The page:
Figure 7:

Figure 7: Comparison of changes of VEGF and AFP between thalidomide combined with TACE versus TACE alone in patients with primary HCC (A, changes of VEGF; B, changes of AFP; C, AFP reduction rates).

Adverse events

The common adverse events in the included studies [34, 39, 42, 44] were classed into hematological and non-hematological events(Figure 8). With regards to hematological toxicities, three studies [39, 42, 44] reported incidences of myelosuppression. The meta-analysis was performed based on the fixed effect model as there was no significant heterogeneity(I2%<10%). The results showed that the incidences of myelo-suppression were similar between thalidomide plus TACE group and TACE alone, and there was no significantly difference (OR=1.21, 95%CI:0.69-2.12; P=0.51). Non-hematological toxicities were mainly exhibited as drug rash, liver dysfunction, and gastrointestinal reactions. Three studies [39, 42, 44] provided events of drug rash and the detection of heterogeneity demonstrated negative finding (I2%=0%). The results of meta-analysis based on the fixed effect model revealed that there was significant difference in the incidence of drug rash in thalidomide plus TACE group when compared with TACE, indicating that the incidence of drug rash was higher in the combination group than that in the TACE alone group (OR=6.35, 95%CI: 2.75-14.68; P<0.01). Four studies [34, 39, 42, 44] reported the occurrence of gastrointestinal reactions. We used fixed effect model to calculate the combined result of gastrointestinal reactions, and the results showed that there was no statistically significant difference between thalidomide in combination with TACE group and TACE alone group (OR=1.30, 95%CI: 0.78-2.18; P=0.31). There RCTs showed the incidence of liver dysfunction and the combined results suggested that the events of liver dysfunction were similar between these two groups (OR=1.00, 95%CI: 0.57-1.77; P=0.99).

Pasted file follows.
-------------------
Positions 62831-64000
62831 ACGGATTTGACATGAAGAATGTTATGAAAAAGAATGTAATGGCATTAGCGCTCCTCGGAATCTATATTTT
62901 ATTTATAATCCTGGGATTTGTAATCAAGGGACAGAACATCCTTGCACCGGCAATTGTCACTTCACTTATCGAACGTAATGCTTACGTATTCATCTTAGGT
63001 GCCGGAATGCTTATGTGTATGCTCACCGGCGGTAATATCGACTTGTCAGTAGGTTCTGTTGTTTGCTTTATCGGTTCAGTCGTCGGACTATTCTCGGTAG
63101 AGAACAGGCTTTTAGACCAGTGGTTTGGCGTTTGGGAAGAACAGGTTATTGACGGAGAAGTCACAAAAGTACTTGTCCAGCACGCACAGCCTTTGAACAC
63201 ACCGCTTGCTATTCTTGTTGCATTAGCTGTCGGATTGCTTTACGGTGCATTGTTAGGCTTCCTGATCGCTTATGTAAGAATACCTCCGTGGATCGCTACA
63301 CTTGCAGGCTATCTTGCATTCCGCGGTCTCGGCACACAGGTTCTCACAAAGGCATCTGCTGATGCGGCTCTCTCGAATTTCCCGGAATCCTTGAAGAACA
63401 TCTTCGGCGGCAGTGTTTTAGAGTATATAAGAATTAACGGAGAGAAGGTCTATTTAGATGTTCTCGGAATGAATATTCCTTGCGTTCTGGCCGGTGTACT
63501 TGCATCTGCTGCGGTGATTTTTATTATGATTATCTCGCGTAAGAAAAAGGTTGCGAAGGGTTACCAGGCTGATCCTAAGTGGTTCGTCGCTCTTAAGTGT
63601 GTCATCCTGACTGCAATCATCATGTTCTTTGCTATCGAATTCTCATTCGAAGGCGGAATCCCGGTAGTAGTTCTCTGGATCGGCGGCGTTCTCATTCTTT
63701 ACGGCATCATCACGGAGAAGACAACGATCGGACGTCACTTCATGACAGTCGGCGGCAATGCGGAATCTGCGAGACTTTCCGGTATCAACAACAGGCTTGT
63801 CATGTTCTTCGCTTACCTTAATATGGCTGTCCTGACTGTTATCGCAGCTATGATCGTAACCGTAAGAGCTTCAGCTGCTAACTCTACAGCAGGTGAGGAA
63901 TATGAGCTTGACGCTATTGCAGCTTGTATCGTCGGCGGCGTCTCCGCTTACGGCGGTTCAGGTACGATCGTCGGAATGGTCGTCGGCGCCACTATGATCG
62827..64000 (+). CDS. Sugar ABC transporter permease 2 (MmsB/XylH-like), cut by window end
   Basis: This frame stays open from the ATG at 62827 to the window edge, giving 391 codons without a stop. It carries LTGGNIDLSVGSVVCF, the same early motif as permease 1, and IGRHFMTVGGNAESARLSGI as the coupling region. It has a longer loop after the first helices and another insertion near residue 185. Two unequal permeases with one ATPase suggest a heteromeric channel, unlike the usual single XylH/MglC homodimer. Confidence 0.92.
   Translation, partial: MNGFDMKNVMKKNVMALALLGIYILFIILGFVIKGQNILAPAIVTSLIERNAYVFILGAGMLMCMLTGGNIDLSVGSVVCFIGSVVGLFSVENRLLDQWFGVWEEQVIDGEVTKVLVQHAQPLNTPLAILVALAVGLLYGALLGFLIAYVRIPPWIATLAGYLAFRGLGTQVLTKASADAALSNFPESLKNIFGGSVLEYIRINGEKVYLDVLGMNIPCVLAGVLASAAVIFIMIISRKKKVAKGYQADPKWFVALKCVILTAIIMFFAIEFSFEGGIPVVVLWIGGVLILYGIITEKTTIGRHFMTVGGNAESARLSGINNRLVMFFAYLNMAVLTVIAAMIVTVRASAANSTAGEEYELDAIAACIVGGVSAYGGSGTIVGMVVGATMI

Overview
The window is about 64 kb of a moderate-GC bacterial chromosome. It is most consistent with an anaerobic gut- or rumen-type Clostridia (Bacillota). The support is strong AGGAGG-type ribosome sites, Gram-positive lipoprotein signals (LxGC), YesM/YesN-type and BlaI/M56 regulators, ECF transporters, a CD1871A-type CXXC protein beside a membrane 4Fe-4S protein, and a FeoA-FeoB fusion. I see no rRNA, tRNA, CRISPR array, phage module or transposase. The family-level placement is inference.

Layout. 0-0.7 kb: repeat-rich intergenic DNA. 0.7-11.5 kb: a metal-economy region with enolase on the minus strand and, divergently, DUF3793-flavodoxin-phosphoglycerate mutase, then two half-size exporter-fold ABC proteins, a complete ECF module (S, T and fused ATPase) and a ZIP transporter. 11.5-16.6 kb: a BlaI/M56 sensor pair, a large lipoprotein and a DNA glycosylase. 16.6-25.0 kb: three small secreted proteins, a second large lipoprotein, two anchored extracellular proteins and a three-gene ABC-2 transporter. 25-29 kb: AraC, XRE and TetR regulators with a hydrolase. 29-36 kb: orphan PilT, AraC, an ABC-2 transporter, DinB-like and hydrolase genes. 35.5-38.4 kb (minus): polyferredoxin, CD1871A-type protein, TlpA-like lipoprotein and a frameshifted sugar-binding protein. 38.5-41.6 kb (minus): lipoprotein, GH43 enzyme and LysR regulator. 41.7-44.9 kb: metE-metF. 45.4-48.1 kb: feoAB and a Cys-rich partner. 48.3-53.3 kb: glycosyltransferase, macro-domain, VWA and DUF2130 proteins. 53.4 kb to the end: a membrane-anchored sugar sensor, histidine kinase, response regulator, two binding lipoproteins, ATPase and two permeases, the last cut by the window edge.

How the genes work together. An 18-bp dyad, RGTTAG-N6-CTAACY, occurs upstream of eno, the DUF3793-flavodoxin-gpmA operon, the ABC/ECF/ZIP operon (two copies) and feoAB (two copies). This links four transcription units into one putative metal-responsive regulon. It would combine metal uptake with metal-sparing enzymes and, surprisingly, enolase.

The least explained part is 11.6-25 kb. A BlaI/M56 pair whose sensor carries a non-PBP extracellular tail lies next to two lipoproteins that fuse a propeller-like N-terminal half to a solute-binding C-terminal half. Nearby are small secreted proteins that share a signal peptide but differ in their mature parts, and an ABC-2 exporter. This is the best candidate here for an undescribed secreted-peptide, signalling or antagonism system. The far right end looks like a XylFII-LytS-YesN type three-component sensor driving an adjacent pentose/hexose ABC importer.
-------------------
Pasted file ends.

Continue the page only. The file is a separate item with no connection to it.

Comparison of common adverse events between thalidomide combined with TACE

Figure 8: Comparison of common adverse events between thalidomide combined with TACE versus TACE alone in patients with primary HCC.

Results of publication bias

To assess the possibility of publication bias in ORR and 1-year survival rate, we introduced the Egg’s test and funnel plot. The results showed that the symmetries were good in both funnel plots, suggesting that there was low risk of publication bias (Figure 9). The results of Egg’s tests were 0.531 and 0.445 for ORR and 1-year survival rate. The risks of publication bias in DCR, parameters of cellular immunity, VEGF and adverse events were also evaluated, and the funnel plots were presented as supplementary figure. Overall, these funnel plots had good symmetry, suggesting that the results were less likely to be affected by publication bias.

Table 4: Evidence quality of combined effects

Endpoints

N

Combined effects

Quality of evidence

6-month survival

382

OR=1.79, 95% CI:1.02-3.15

moderate

12-month survival

1185

OR=1.76, 95% CI:1.38-2.24

moderate

18-month survival

212

OR=4.72, 95% CI:2.64-8.43

moderate

24-month survival

1111

OR=1.78, 95% CI:1.37-2.30

moderate

36-month survival

308

OR=2.32, 95% CI:1.27-4.21

moderate

ORR

1120

OR=1.89, 95% CI:1.48-2.42

moderate

DCR

986

OR=2.62, 95% CI:1.90-3.63

moderate

Reduction of VEGF

415

MD=-119.71, 95% CI:-135.75--103.68

moderate

Reduction of AFP

183

MD=-74.76, 95%CI:-90.25- -59.28

moderate

NK

164

MD=9.74, 95%CI: 5.60-13.89

moderate

CD4+/CD8+

64

MD=0.63, 95%CI: 0.45-0.80

moderate

Rash

211

OR=6.35, 95%CI: 2.75-14.68

moderate

Abbreviation: OR, odds ratio; MD, mean difference; ORR, overall response rate; DCR, disease control rate; VEGF, vascular endothelial growth factor; AFP, alpha-fetoprotein; NK, natural killer.

Figure 9:

Figure 9: Funnel plot for publication bias (A, ORR; B, 1-year survival).

Discussion

Thalidomide has been widely used in clinical practice for treating several cancers including primary HCC. Several clinical trials suggested that thalidomide combined with TACE could significantly improve the clinical response rate, disease control rate, quality of life and survival rate in primary HCC, with tolerable adverse events. In this study, we systematically searched clinical studies on the topic of thalidomide combined with TACE versus TACE alone in patients with primary HCC, and used the synthesized data to determine the effect of thalidomide in improving the clinical efficacy of TACE. The combined results showed that thalidomide in combination with TACE had better ORR, DCR, quality of life and survival rates, and the decreases of AFP and VEGF were also significant, when compared with TACE alone. With regards to safety profile, administration of thalidomide significantly increased the incidence of drug rash, but not adverse events of gastrointestinal, myelo-suppression, and liver dysfunction.